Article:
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POP MUSIC

Riding a 'Tidal' Wave

Fiona Apple's starkly cool debut album has brought her a flood of attention. So much for being just a plain-old teenager.

November 03, 1996|Elysa Gardner | Elysa Gardner is a frequent contributor to Calendar

NEW YORK — When Fiona Apple was 11, she casually announced to a classmate that she was going to kill herself--and take her older sister with her. She didn't intend to be taken literally, but a teacher who overheard it promptly ordered the girl to see a psychiatrist.

Eight years and more than a few therapy sessions later, Apple still has a penchant for provocative and often disturbing self-expression. These days, however, it seems to be working to her advantage.

On her debut album, "Tidal," the 19-year-old singer-songwriter delivers stark, candid, eerily precocious accounts of romantic obsession and frustration.

"My feel for you, boy, is decaying right in front of me" she sings on the darkly moody "Carrion," in a sultry alto that sounds like that of someone twice her age. On the single "Shadowboxer," she conveys all the tortured lust of an adult woman driven to the brink by a cunning Lothario.

Apple says that all of her writing is inspired by "overwhelming" emotion. And right now, according to industry insiders, she's the hottest neurotic in town.

Even if you haven't heard Apple on the radio yet, chances are you've seen or read about her. Since "Tidal" was released to glowing reviews in July, the doe-eyed newcomer has been featured in Rolling Stone and Time and has hosted MTV's "120 Minutes."

Meanwhile, as the album climbs the national sales charts (it has jumped from No. 113 to No. 83 in the last two weeks), her live shows--she completed a short European tour this summer and will appear on "Saturday Night Live" on Nov. 16--have attracted more positive notices and enthusiastic crowds.

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Wandering into a hotel lobby in midtown Manhattan recently, shortly after taping "120 Minutes," Apple looks a little dazed from the ride. Pale and lovely, her waif-like frame clad entirely in black, she could be one of the aspiring young actresses or ballet students who roam the city's Upper West Side, where she grew up.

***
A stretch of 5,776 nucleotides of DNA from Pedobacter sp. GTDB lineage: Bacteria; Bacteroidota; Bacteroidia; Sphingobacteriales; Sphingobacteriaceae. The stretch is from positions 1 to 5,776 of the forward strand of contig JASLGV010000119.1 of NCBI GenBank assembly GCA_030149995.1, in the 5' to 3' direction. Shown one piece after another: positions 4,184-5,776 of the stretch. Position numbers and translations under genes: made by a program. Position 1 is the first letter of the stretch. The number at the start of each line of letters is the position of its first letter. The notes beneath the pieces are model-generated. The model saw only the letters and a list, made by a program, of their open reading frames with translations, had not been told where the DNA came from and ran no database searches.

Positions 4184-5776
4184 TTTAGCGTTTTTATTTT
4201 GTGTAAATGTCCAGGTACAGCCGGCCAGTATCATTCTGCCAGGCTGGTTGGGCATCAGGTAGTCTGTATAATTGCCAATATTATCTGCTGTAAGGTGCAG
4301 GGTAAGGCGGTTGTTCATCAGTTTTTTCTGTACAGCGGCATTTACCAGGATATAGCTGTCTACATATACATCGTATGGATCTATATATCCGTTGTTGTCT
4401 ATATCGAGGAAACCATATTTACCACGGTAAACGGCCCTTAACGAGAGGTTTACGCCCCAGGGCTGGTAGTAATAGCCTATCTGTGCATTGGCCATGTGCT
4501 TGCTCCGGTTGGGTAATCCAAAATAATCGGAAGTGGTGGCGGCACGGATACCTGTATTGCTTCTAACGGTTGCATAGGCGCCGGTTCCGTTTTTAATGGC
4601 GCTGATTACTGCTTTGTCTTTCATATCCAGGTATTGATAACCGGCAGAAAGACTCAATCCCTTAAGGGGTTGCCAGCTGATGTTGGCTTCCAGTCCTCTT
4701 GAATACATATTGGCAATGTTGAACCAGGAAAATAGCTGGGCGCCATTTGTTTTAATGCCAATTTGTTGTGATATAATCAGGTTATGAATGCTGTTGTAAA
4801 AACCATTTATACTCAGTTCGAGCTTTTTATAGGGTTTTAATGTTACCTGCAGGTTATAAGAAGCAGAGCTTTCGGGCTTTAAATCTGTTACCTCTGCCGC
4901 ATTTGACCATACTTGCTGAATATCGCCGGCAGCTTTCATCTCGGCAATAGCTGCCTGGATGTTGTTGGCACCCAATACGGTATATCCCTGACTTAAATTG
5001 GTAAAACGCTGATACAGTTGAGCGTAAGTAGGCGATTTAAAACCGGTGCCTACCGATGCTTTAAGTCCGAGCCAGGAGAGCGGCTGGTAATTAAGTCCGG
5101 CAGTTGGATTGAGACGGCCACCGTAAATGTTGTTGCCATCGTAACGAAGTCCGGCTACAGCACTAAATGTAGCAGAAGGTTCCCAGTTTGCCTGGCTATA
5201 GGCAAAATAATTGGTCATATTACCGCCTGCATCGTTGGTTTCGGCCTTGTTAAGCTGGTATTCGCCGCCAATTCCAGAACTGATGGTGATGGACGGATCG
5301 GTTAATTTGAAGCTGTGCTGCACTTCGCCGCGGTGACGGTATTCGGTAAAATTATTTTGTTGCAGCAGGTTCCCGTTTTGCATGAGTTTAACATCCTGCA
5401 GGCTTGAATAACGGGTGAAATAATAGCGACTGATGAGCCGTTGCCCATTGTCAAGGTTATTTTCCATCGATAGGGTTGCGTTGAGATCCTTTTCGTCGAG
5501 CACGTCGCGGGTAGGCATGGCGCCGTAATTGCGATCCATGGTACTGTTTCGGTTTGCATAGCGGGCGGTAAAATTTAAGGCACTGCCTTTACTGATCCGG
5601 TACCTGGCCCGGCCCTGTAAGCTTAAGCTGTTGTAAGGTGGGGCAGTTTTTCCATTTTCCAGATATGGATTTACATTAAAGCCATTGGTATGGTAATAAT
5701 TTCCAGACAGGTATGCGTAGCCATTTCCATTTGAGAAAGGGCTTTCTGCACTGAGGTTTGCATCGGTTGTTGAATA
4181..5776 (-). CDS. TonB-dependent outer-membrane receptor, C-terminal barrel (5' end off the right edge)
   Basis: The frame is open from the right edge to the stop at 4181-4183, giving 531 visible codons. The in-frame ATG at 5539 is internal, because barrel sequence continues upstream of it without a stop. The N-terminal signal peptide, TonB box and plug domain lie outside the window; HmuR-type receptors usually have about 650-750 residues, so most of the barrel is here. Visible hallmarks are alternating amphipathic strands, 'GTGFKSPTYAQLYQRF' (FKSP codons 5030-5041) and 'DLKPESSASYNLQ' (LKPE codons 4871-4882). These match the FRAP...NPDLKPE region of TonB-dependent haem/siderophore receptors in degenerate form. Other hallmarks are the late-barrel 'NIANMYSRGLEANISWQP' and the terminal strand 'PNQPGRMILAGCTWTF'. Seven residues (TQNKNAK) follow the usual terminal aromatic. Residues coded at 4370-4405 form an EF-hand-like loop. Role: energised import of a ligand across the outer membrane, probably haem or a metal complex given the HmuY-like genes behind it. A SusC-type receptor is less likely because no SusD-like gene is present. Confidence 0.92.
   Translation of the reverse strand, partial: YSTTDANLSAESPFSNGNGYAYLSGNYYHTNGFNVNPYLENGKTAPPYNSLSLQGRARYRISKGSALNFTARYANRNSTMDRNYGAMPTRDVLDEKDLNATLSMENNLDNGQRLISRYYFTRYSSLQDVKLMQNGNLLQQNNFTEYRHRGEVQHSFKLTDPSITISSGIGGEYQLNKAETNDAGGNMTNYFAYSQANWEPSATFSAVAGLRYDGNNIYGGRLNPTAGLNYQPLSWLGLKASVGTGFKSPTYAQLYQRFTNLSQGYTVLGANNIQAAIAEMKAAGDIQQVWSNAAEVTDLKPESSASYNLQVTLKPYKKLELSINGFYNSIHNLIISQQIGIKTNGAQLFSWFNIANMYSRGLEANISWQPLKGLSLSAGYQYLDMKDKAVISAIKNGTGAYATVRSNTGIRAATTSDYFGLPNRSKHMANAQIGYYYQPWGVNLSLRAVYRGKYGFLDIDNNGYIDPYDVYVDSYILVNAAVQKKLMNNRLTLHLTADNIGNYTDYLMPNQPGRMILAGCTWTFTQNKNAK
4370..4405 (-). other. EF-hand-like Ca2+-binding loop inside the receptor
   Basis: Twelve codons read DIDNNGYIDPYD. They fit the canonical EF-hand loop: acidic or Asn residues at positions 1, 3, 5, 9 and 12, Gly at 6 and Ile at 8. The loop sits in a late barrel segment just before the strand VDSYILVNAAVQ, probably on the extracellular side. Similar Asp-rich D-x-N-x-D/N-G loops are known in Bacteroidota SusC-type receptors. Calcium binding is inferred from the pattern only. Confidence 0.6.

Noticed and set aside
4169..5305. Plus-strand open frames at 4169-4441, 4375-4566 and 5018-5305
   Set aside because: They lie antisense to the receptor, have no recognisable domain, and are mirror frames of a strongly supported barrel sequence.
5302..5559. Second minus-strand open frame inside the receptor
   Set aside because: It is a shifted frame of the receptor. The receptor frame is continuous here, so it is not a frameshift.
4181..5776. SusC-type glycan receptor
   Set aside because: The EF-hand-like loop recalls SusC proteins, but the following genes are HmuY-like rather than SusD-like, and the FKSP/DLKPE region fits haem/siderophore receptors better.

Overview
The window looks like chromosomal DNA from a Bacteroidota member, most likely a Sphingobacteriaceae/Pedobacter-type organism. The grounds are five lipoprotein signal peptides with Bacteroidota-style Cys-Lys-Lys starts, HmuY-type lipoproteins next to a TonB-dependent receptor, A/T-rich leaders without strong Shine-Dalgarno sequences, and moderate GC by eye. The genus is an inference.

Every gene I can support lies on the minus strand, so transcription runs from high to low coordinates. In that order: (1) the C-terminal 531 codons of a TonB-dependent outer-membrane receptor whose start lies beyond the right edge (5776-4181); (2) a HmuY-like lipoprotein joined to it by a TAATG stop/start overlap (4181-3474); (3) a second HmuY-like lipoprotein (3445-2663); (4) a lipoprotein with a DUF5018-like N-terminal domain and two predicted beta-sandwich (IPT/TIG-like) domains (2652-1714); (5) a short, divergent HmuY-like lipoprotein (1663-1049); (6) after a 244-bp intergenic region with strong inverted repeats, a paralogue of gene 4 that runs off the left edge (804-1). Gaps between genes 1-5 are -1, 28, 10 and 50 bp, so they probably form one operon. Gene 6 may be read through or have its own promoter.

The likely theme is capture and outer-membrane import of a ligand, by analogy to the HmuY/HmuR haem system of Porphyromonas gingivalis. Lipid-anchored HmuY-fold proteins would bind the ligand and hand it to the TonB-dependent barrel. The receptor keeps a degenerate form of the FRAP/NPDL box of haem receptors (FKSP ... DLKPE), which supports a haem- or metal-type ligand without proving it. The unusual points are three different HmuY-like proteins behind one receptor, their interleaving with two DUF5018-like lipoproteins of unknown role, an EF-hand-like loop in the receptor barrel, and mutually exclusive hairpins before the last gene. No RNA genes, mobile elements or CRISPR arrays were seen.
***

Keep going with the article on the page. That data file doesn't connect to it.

As she settles wearily onto a couch, Apple acknowledges that her rather abrupt metamorphosis from local schoolgirl to globe-trotting "it" girl has been a little unsettling.

"My life is completely different now than it was last year," she says quietly. "It's been a lot to adjust to. I haven't been in the same place for more than three days for months now. Sometimes I feel like God just kind of picked me up and spun the globe around and dropped me somewhere, you know?"

It was just before Christmas in 1994 when a friend of Apple's gave a demo tape the singer had recorded to Kathy Schenker, a publicist who represents such clients as Sting, Melissa Etheridge, Janet Jackson and the Smashing Pumpkins.

Schenker, who employed the friend as a baby-sitter, decided to meet Apple and was immediately impressed.

"There was this fierceness about her," says Schenker, who now represents Apple. "She was so determined."

Schenker played the tape for artist manager and record producer Andrew Slater, who signed Apple to the prestigious HK Management firm--the Los Angeles-based company that represents such artists as Lenny Kravitz, Steely Dan and Mick Jagger. He also helped her secure a deal with the Work Group, a new label founded by Jeff Ayeroff and Jordan Harris, former Virgin Records co-chairmen, and distributed by Sony Music.

By October 1995, Apple was off to Los Angeles to record the album, with Slater behind the boards.

Apple hasn't been back to Manhattan since, except for promotional trips. She even finished high school in L.A., taking a two-month home study program--though she has yet to receive her certificate, having had no time to complete the driver's ed requirement.

"I remember when I met Andy," Apple says. "He said, 'You're great, and we're gonna get you signed and put you on tour, and you're gonna go to Europe.' I was like, 'Oh, great.' Then I went home and cried."

It turns out that despite her mature voice and sophisticated lyrics, Apple still harbors some adolescent concerns.

"It's not so much that I'm feeling pressure, as in having people expect me to be something or do something," Apple explains. "I mean, I'm basically just being me. . . . But there's all this new responsibility that I have, and all this new stuff to deal with. I'm not with my friends anymore. They all think I'm living this big, glamorous fairy tale. It's not like that. It's like, wake up, work, go to sleep--then wake up and work again.

"I don't know what this is going to sound like, but I never really wanted to do this. It's just the only thing I can do, you know? I write music. You've gotta make a living at something, I guess."

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